Imagine a world where losing an arm means you can become even stronger; where losing your legs means you can run faster than ever before; where losing your vision means you will be able to see further and with more clarity than anyone with two eyes. These hypotheticals are not fantasy or science fiction, but mankind’s future. At the cross-section of biology and technology lies the field known as bionics, the study of mechanical systems that function like living organisms or parts of living organisms; and very likely, the driving force that will push mankind into its next stage of evolution.
In its early inception, bionics took the form of simple prostheses, artificial limbs attached to the body, whose purpose were to fill gaps in human anatomical structures. They were an attempt to repair broken bodies and sought to reduce limitations rather than optimize performance. Cinematic depictions of swashbuckling pirates have famously portrayed the archaic devices from which modern bionics originated. An amputee pirate might’ve attached a wooden leg or a hook for a hand in order to assist with anatomical functionality. Prosthetics such as these were merely simple stand-ins for their organic counterparts. A wooden peg-leg could help with balance and movement but could never perform with the same dynamic fluidity as the appendage it was meant to replace. However, bionics is currently undergoing a renaissance as scientists look to leave simple prosthetics in the past and move toward devices that play an active role in assisting the human body.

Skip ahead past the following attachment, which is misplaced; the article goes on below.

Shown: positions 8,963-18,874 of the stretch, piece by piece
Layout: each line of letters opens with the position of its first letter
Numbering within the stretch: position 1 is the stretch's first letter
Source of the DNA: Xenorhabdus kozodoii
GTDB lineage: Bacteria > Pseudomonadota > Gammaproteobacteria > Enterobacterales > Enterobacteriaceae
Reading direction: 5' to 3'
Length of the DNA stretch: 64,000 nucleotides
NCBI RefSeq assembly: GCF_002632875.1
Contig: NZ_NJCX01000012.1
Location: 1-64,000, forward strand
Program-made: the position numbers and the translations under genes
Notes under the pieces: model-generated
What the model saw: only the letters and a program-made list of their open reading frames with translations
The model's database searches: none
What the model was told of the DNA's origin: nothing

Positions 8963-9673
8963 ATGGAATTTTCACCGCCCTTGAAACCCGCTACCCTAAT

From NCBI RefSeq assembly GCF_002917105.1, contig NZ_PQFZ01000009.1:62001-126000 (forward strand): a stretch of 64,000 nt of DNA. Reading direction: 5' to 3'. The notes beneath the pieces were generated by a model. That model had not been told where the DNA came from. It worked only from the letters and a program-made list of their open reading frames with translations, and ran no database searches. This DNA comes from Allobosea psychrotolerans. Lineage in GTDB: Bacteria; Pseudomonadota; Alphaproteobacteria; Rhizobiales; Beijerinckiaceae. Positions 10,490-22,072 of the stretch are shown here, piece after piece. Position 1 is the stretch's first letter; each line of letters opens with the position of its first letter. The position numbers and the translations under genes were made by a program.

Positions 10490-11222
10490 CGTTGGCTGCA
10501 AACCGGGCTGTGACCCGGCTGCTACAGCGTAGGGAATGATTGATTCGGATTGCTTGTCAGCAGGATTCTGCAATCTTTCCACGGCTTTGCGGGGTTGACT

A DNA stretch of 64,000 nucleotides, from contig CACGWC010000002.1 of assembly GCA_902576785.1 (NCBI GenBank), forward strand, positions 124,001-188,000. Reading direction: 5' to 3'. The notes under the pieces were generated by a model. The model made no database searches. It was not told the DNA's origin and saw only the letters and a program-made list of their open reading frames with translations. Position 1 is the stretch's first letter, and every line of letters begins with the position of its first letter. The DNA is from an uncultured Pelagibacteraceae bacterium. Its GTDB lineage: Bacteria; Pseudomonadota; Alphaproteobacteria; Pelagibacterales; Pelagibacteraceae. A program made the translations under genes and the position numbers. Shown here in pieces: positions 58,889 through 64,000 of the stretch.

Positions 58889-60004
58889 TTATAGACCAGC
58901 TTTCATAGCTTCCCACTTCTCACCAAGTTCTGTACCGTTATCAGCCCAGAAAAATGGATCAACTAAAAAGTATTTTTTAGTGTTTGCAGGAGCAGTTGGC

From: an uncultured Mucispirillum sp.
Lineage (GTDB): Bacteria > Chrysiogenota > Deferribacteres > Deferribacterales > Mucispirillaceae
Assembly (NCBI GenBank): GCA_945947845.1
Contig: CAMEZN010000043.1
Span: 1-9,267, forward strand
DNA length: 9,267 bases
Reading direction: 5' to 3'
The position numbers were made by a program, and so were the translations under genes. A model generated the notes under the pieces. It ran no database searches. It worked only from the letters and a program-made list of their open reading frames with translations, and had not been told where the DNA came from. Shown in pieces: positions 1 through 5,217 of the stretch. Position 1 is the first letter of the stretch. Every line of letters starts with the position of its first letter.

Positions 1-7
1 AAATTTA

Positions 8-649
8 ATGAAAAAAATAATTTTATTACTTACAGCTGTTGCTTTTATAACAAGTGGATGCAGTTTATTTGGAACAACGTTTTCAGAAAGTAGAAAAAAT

Researchers are now working to create “smart” prosthetic devices that actively communicate with the body in order to provide a more natural and realistic experience. The materials these devices are constructed from have improved by leaps and bounds since the days of wooden appendages. Materials such as carbon fiber are now being used to create high performing blades that can be used in athletic endeavors by Paralympic athletes in place of their legs. Aside from higher quality materials, prosthetics with computing capabilities allow an interface with the human body, a true melding of human and machine. Devices can now be attached to nerve endings, muscle fibers, and can have electrodes implanted in the cerebral and nervous systems, which allow for real time communication between the body and its bionic limb. The results are bionic feet that can flex and relax by sensing muscle contraction in order to give the user a more fluid and organic stride; or, mechanical hands that can open and close based on electrodes that sense brain activity to allow for more range of motion and the performing of delicate maneuvers. As modern technology begins to close the gap between organic and artificial limbs, one is left to wonder: what lies ahead?
The future of bionics will seek to improve upon the human body, to surpass the performance of organic mechanisms and carry humanity into a new age – to enhance. Science fiction has dreamt up many futuristic bionic enhancements, and some are now beginning to materialize. From wearable technology such as contacts lenses that allow for improved vision and an augmented reality experience, to mechanical exoskeletons which allow users to increase their strength, the future looks bright for bionic technology.
In the 1970s, Steve Austin, a fictional television character known as the “Bionic Man,” was implanted with various devices (a bionic eye and bionic leg and arm), which enhanced his overall performance. While the technology depicted was ahead of its time for the 1970s, it now seems that modern advancements in bionic technology might be able to produce such a person within this century. How long before we see organic limbs being replaced with bionic parts not because that limb was damaged or missing, but because it has been surpassed by its artificial counterparts?